For more information, click here.

Since 1981, Havel’s has offered premium quality anesthesia needles and pain management needles for anesthesiologists and other medical professionals. To see Havel’s selection of anesthesia and pain management needles, please click here: Havel’s Anesthesia Needles and Pain Management Needles.

 

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American Association of Endodontists Announces New Executive Director

Organization chooses Peter S. Weber, M.S., CAE 

Peter_Weber_Color AAE Exec Director

AAE announces new executive director Peter S. Weber, M.S., CAE.

The American Association of Endodontists have selected their newest executive director, Peter S. Weber, M.S., CAE, who officially took over on September 3rd. Weber was chosen by the AAE Board of Directors after a nationwide search, and brings nearly 28 years of professional association management to the AAE.

Before joining the AAE team, Weber was the executive director of the Illinois State Veterinary Medical Association, where he served since 2003. In his time with the ISVMA the association had a 250 percent membership growth and 500 percent financial growth. Weber also developed the ISVMA Legislative Action Center and helped write and assist in the passage of laws that affect veterinary medicine.

Weber received his bachelor’s degree in political science from Knox College and earned his master’s in educational administration from the University of Illinois at Urbana-Champaign. He is an active volunteer in the American Society of Association Executives and the Illinois Society of Association Executives, and regularly writes and lectures about association management issues.

To read the full announcement from the American Association of Endodontists, click here.

Since 1981, Havel’s has offered high-quality surgical scalpel blades and sutures to endodontists and other leading medical professionals. To see Havel’s selection of surgical scalpel blades and sutures, please click here: Havel’s Surgical Scalpel Blades, Miniature Surgical Blades and Sutures.

 

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Lower Back Pain? Try an Epidural Steroid Injection

Research shows effective results for treating lumbar radicular pain 

Doctor performing epidural anesthesia in the operating room

Epidural steroid injections were found to be effective in treating lumbar radicular pain.

During the International Spine Intervention Society Annual Meeting in Orlando, Florida last August, Dr. Timothy P. Maus, MD, presented new research which shows that single lumbar transforaminal epidural steroid injections are clinically effective in treating lumbar radicular pain.

Previously, single lumbar transforaminal epidural steroid injections (TFESIs) were only found to be effective in smaller trials for the treatment of lumbar radicular pain. Observational trials had no more than 250 participants, while explanatory trials had fewer than 100 people in active treatment.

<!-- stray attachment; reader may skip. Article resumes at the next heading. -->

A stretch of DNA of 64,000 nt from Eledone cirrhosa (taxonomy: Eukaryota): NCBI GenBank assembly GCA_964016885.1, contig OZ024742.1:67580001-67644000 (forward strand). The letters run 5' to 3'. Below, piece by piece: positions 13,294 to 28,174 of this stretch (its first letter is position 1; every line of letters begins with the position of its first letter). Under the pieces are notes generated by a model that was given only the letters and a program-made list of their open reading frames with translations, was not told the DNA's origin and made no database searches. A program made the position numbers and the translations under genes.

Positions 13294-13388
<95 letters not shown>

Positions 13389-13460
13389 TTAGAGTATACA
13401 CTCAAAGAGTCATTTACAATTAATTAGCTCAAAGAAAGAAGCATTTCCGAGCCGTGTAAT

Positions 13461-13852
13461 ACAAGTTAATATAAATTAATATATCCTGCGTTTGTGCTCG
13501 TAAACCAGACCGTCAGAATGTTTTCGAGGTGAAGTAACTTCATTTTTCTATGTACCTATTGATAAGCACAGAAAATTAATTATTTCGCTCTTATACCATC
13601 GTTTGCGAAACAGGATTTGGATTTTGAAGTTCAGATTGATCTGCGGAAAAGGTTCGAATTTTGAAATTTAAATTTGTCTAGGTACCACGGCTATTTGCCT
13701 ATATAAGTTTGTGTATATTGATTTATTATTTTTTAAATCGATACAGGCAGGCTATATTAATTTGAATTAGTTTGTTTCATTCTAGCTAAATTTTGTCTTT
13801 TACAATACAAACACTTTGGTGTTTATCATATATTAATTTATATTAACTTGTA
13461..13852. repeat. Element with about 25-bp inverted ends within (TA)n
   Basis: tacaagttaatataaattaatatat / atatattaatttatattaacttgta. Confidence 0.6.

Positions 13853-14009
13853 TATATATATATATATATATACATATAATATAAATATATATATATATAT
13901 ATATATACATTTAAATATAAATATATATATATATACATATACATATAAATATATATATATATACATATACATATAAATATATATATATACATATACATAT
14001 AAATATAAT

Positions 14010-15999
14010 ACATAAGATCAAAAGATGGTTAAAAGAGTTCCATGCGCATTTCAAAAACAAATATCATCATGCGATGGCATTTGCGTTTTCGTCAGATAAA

Maus and his colleagues looked at the results from 2,024 patients who underwent single lumbar TFESIs, with assessments made before and two weeks after receiving the treatment, and again after two months. They found substantial reductions in pain using a pain numerical rating scale and the Roland-Morris disability questionnaire.

To read the full article, click here.

Since 1981, Havel’s has offered premium quality procedure needles and surgical scalpel blades for doctors, hospitals, veterinarians and other leading medical professionals. To learn more about Havel’s selection of procedure needles and surgical scalpel blades, please click here: Havel’s Procedure Needles and Surgical Scalpel Blades.

 

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Tracking Heart Health in the Palm of Your Hand

Two U.S. startups get FDA approval for smartphone heart monitoring 

Social media on smartphone

Two Silicon Valley startups received FDA approval for mobile applications that track patient’s heart health from their smartphone.

The U.S. Food and Drug Administration has given the go-ahead for two Silicon Valley startups that are developing mobile applications which can a track a patient’s heart health from the comfort of their phone. The two companies, AliveCor and Vital Connect, are planning releases by the end of the year.

AliveCor has created a device that can detect heart conditions like atrial fibrillation through electrocardiogram (ECG) readings via smartphone. It fits most mobile devices and rests on a patient’s finger or chest to record an ECG.

Vital Connect has developed a patch called the “HealthPatch MD” which can be placed on one of three areas on the chest, and patients can view their own biometric data directly from their mobile device. Users can keep track of heart rate, pulse variability, respiratory rate, skin temperature, steps, “fall” detection and more.

As cardiovascular health remains a worldwide concern, early detection and other preventative measures are crucial in reversing heart disease, and digital healthcare trends such as these could become useful tools for both patients and physicians.

To read the full article, click here.

For over 30 years, Havel’s has offered premium quality procedure needles and surgical scalpel blades to doctors, hospitals, veterinarians and other leading medical professionals. To see Havel’s selection of procedure needles and surgical scalpel blades, please click here: Havel’s Procedure Needles and Surgical Scalpel Blades.